Hug your mother, if you are blessed to be with her this day. Do you not really get along? Hug her anyway. Kiss your kids. Muss up their hair. Straighten your son’s shirt collar. Tell him he looks handsome. When he brings in extra chairs into the dining room for Grandma, smile and mouth thank you! Let him know you admire his helpfulness. Compliment your daughter as she sets the table or prepares potatoes in the kitchen. “You will be a fine hostess some day,” you can say. She will beam and try even harder to please. If you are spending time in another’s home this Thanksgiving holiday, really notice what needs to be done and help out. Ask your niece how her studies are going and then look into her eyes and really listen. Ask questions. Be attentive.
Decide you will go out of your way to make your husband’s Thanksgiving Day extra special and a relaxed break from his hard work. Bring him a beverage. Give him a love pat. Encourage him to relax and watch the game after dinner. Yes, you work hard too but focus on him today. Remember why you fell in love with him. Reward him for forsaking all others and choosing you. In the spirit of thankfulness, spoil him. He’ll love it but here’s another secret: you’ll also enjoy the day more.
Actions often precede emotions. Choosing loving actions helps us actually feel more love toward family and friends. We love those whom we serve. Serving is a way to love. Serve well. Love well. Be loved.
Express Your Gratitude and Remember
To have a great Thanksgiving, express gratitude! Start your day with prayer. God listens to requests all year long. Tell him ‘thanks’, unfettered, today. Tell others what they mean to you. Be specific. Share an uplifting story about the past. Recall your first Thanksgiving as a married couple and relate that to your children. Did you burn the turkey? Did you travel to four homes trying to accommodate the wishes of all the relatives? Did anything funny happen? Did plans go awry? What do you remember most fondly about those times? What are you really grateful for?
Let it Go
Last, to have a great Thanksgiving, let go. If you are on the receiving end of a snarky comment, or are left out of a conversation, reply with sweetness or leave the room and release the tension, like a balloon rising up. If a relative or friend is saying or doing something destructive or immoral in front of the children, of course, this is not the time to let go, but to address things upfront or remove your family from the situation. Most unpleasant conversations or uncomfortable situations, however, can and should just be ignored. Be sweet and polite and focus on being a channel of joy. If it gets hard, go to the bathroom. If you have to stay there longer than 20 minutes to regain composure, you might want to go home, and finish Thanksgiving there, in peace.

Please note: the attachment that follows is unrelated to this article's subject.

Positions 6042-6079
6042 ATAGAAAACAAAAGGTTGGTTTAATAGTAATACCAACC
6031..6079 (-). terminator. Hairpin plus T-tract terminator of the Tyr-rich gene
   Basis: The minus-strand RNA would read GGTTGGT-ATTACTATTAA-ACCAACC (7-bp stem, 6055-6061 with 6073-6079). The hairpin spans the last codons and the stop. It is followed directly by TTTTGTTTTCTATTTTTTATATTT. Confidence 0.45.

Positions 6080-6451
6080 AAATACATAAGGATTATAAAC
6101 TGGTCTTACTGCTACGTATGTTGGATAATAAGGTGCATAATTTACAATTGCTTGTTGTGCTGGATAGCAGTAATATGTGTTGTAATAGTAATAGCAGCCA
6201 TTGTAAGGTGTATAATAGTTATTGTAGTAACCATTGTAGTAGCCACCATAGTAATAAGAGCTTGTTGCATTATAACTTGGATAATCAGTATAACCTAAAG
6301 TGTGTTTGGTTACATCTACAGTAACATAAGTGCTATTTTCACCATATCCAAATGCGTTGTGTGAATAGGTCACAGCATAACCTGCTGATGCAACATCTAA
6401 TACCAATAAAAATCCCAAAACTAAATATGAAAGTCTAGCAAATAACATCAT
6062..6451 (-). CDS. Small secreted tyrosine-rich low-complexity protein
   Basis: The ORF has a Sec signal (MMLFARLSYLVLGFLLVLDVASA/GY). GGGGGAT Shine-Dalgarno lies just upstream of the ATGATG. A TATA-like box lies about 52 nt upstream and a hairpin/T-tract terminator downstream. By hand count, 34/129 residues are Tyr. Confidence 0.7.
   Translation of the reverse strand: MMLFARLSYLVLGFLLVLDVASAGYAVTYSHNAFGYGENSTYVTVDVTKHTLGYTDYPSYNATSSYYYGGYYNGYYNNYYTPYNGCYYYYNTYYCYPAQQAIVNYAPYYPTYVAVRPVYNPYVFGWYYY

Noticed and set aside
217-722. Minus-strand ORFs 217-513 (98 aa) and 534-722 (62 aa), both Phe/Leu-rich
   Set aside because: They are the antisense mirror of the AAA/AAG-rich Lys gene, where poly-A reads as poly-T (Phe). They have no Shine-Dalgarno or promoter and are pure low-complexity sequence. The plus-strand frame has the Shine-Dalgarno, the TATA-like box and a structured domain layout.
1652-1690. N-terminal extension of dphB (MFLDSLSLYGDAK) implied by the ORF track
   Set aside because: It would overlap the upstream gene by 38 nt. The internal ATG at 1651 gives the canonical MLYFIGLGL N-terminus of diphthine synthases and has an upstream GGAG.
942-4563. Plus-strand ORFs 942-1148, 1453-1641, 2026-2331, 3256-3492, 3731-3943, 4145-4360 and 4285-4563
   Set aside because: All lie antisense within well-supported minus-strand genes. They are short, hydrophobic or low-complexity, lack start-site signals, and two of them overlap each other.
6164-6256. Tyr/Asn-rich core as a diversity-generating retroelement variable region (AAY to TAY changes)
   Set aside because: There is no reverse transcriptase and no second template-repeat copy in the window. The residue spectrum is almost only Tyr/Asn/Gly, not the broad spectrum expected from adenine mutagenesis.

Not to be morbid, but sometimes on holidays like Thanksgiving, I think about death. And it helps me learn about life and how to live it best. I think about a cold gravestone and chances to choose and act no more. I think about how then it will not matter if my Thanksgiving pie was the best or my table setting was perfect or if we ate on time or if I wore the right outfit. It won’t even matter if I celebrated a particular holiday at the home of this relative or that. Elaborate food won’t matter; the surroundings will mean nothing. I will be remembered for none of that.
In the end what counts is what I offered the world. Did I offer frenzied anxiousness to those around me? A barking demeanor? Stress? Busyness? Did I offer complication? Or, did I bring joy and offer light and softness, gentleness and peace? If I am lucky someone who cares will stand at my gravestone and ponder that even with all my weaknesses, faults and shortcomings, I gave. I gave sincerely, simply, generously and with faith.
The important question will be:
Did I love?
This Thanksgiving, I will focus on that.